ISHN: Safety II accepts that human error will happen. Do you think the majority of safety pros accept this?

CP: I don’t think this is accepted by many/most safety pros. The continuing influence of the BBS era has fixed the view that “behavior” is a “cause” in the accident chain, instead of it being a symptom of the systems and culture upstream. 

Human error has become a very easy scapegoat/target/explanation for management, because it allows the investigation and accident analysis to stop there – and a lot of time and stress is actually saved. To make deeper and more complex analyses requires  the acceptance that the system (and therefore the management) is to be blamed… so blaming the human operator is easier. 

Even in a highly enlightened management team/company, I still see a focus own humans as the default – and it allows for easy fixes: training, rewards, coaching, better supervision, etc. All we often have to do is find a simple explanation, like the person mind wasn’t on the task. This is typical Safety I thinking. 

ISHN: Safety III wants to “optimize” acceptance of human error? What’s the benefit of optimizing acceptance of human error?

CP: Humans have incredible skills and capabilities and that should/could optimize the role of the human in the safety chain rather than trying to eliminate the role. Humans are the most potent identifiers of risks, with skills to create new outcomes, avoid threats, adjust actions, anticipate threats, etc., in a way that no machine or computer can do. With reinforcement, support and training, the human can be the strongest link in the safety chain. 

ISHN: Safety III wants to integrate safety (make it invisible) at the front end of the pipeline. With auditing, risk assessments, investigations, PPE, safety rules and discipline, how is safety made “invisible”? It seems activities are very visible, often intrusive…

CP: Yes, and if the work processes integrate safety at the front end, and as part of the deployment, day to day, minute to minute, there should be no need for audits, inspections, or even safety rules… it’s how the job is being done. There will be no “safety first” on the agenda of a meeting  — every topic that is discussed in the meeting will have safety considered at that point.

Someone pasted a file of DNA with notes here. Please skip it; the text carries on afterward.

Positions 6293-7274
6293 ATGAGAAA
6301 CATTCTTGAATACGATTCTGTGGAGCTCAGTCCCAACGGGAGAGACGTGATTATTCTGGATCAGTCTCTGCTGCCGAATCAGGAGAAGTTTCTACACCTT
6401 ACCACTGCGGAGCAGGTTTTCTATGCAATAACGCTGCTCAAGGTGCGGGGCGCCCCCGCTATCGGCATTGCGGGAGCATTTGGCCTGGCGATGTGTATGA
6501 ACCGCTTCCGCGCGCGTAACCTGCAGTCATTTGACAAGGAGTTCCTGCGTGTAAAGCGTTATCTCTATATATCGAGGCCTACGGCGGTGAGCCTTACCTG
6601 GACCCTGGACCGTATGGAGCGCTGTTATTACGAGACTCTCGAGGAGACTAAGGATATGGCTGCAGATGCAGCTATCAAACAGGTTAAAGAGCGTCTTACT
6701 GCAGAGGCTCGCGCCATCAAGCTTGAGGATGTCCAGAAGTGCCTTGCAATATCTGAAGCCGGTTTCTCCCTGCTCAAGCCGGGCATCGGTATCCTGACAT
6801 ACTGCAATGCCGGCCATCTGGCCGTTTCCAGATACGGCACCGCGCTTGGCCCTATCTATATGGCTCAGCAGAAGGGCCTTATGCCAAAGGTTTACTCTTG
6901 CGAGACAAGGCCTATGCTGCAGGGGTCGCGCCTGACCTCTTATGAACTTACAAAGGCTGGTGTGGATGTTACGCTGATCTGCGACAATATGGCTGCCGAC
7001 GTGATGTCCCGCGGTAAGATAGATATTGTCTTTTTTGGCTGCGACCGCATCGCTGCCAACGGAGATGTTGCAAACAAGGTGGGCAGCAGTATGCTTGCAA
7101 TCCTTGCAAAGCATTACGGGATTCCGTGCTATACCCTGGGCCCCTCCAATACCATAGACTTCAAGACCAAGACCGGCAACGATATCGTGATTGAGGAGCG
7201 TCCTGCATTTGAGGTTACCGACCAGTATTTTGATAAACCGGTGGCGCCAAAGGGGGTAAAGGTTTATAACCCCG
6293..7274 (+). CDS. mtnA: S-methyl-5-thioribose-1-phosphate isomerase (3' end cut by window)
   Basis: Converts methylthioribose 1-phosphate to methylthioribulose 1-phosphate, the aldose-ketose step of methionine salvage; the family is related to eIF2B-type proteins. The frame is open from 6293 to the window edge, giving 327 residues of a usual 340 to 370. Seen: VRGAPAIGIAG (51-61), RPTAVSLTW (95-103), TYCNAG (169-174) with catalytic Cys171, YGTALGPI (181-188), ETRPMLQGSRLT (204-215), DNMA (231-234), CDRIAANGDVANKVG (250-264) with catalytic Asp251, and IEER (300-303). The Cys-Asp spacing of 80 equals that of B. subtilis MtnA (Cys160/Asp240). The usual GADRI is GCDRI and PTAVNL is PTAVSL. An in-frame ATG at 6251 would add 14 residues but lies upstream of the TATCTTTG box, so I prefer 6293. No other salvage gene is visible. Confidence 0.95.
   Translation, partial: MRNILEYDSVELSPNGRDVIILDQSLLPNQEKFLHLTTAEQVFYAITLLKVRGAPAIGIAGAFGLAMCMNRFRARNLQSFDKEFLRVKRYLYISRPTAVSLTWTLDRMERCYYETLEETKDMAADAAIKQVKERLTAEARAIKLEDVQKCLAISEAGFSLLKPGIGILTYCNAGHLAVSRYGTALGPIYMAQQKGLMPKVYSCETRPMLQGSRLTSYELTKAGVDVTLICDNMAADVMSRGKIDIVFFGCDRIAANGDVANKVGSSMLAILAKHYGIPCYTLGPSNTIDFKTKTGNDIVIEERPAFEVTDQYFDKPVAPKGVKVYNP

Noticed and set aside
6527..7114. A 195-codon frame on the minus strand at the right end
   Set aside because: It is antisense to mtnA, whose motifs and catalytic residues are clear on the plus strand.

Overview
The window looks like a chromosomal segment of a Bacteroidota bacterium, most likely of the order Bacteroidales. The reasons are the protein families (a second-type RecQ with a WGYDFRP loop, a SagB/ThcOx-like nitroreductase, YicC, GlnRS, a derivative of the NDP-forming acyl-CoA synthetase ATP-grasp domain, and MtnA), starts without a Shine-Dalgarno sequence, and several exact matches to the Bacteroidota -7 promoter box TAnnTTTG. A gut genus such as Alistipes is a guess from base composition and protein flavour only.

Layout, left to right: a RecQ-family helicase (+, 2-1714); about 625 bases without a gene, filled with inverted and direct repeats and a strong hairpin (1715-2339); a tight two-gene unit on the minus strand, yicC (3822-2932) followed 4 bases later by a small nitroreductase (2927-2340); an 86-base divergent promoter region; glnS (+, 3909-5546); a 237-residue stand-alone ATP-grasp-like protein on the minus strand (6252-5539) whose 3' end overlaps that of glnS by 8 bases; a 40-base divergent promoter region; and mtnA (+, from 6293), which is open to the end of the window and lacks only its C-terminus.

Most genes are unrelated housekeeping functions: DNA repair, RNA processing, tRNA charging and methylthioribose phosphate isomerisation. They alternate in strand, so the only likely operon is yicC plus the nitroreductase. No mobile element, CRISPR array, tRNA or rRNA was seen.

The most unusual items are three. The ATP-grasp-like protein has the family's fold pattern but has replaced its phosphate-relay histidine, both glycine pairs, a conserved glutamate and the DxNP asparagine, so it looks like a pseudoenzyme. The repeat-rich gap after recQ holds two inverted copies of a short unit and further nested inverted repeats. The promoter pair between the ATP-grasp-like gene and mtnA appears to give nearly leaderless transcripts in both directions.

ISHN: You say operators will drive this front-end integration of safety, because safety pros will gradually lose control, because control slows the business down. How do safety pros currently exert too much control in their operations? 

CP: It is probably not the safety professional per se… it is the added burden of bureaucracy that comes with a legalistic society, the audits and controls, the lengthy safety procedures, the risk management framework. I am often astonished at how much time is wasted in organizations to simply comply with own procures and safety department requirements. 

ISHN: You say the safety profession will split into a compliance component and a “yet-to-be-named” entity, possibly a new and separate profession with only one person in that department per company. What will this new and separate profession be about? 

CP: This new profession will be focusing on the integration of culture, process and technology into high-performance outcomes. 

We are at the cusp of significant advances in automation, artificial intelligence and robotics, and we will be inundated by new capabilities and superfast changes in the workplace.  Safety will not be the focus, high performance will be. This profession will create a new paradigm for work – not zero harm or zero accidents, etc., but optimal risk. I call this anti-safe –not unsafe, dangerous or life-threatening –but better than safe. Where we operate near the edge of safe, but we do it fast, furious and damn well.

Original Article can be found on ISHN website here